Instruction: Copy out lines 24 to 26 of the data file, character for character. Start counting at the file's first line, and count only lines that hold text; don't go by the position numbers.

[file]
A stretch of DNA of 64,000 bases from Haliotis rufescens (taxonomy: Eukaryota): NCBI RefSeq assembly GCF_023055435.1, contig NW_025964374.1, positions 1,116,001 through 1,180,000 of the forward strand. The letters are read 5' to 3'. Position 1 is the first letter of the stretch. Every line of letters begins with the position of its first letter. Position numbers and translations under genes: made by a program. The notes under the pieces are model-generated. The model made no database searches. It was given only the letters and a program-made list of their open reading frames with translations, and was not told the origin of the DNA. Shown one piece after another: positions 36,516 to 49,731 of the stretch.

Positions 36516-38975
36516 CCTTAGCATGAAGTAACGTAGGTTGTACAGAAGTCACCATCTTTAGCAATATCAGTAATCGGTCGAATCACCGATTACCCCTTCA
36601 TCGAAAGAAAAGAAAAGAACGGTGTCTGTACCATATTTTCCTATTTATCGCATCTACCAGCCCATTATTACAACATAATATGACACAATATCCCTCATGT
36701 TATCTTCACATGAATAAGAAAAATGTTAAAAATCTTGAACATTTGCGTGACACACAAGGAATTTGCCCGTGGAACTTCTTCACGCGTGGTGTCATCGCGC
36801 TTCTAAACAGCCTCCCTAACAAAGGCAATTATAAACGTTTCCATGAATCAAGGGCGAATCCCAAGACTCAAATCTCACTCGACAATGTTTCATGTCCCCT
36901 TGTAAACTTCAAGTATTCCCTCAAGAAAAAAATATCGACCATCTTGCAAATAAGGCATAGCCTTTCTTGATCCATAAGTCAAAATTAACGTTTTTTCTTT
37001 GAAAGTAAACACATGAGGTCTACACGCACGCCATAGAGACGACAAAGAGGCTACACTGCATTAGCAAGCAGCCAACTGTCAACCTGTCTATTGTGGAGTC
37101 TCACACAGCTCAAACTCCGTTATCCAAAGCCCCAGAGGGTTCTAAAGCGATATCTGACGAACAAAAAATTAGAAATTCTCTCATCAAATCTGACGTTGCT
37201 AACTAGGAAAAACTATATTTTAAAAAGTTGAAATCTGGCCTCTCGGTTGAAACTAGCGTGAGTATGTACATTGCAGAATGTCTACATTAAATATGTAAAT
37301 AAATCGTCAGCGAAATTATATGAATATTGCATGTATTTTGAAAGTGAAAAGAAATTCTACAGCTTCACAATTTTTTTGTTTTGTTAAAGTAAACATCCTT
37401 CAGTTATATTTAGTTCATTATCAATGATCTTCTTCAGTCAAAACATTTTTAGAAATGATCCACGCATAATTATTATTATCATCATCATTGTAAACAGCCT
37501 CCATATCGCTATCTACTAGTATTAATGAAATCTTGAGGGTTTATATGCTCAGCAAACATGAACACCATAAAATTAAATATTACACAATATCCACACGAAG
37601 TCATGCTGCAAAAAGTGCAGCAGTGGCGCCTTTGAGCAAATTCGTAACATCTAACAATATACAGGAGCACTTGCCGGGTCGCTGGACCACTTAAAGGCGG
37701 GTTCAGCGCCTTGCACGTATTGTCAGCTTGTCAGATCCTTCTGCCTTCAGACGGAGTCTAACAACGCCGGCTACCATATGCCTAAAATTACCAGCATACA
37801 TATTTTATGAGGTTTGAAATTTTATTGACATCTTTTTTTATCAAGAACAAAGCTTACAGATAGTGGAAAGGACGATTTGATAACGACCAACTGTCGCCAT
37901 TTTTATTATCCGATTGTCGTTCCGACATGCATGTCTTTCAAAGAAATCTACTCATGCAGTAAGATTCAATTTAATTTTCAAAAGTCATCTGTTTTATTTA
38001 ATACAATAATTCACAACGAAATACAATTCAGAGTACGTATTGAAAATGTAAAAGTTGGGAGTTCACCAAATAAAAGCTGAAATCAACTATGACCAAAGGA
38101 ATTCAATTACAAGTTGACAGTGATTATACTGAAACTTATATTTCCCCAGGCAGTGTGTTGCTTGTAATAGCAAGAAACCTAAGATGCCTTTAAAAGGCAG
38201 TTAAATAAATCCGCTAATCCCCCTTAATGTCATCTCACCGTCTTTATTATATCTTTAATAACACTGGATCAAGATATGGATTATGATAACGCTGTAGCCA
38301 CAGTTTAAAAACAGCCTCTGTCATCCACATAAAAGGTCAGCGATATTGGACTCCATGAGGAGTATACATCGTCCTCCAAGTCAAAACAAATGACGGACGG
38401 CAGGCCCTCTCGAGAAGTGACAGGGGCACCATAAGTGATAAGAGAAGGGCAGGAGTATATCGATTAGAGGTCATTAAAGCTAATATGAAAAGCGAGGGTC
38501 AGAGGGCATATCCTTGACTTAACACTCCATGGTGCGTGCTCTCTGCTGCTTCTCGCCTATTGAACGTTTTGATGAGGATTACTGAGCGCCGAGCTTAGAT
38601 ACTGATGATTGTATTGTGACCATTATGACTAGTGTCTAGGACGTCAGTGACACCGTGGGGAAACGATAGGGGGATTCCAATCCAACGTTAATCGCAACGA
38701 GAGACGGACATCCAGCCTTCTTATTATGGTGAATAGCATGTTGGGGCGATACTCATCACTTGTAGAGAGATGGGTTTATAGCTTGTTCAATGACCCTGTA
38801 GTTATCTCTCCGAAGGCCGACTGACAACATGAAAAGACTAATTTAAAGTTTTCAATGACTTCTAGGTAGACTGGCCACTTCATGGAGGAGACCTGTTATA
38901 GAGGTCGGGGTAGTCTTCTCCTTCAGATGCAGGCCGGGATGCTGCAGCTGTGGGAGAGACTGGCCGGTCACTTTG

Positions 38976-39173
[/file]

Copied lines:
38601 ACTGATGATTGTATTGTGACCATTATGACTAGTGTCTAGGACGTCAGTGACACCGTGGGGAAACGATAGGGGGATTCCAATCCAACGTTAATCGCAACGA
38701 GAGACGGACATCCAGCCTTCTTATTATGGTGAATAGCATGTTGGGGCGATACTCATCACTTGTAGAGAGATGGGTTTATAGCTTGTTCAATGACCCTGTA
38801 GTTATCTCTCCGAAGGCCGACTGACAACATGAAAAGACTAATTTAAAGTTTTCAATGACTTCTAGGTAGACTGGCCACTTCATGGAGGAGACCTGTTATA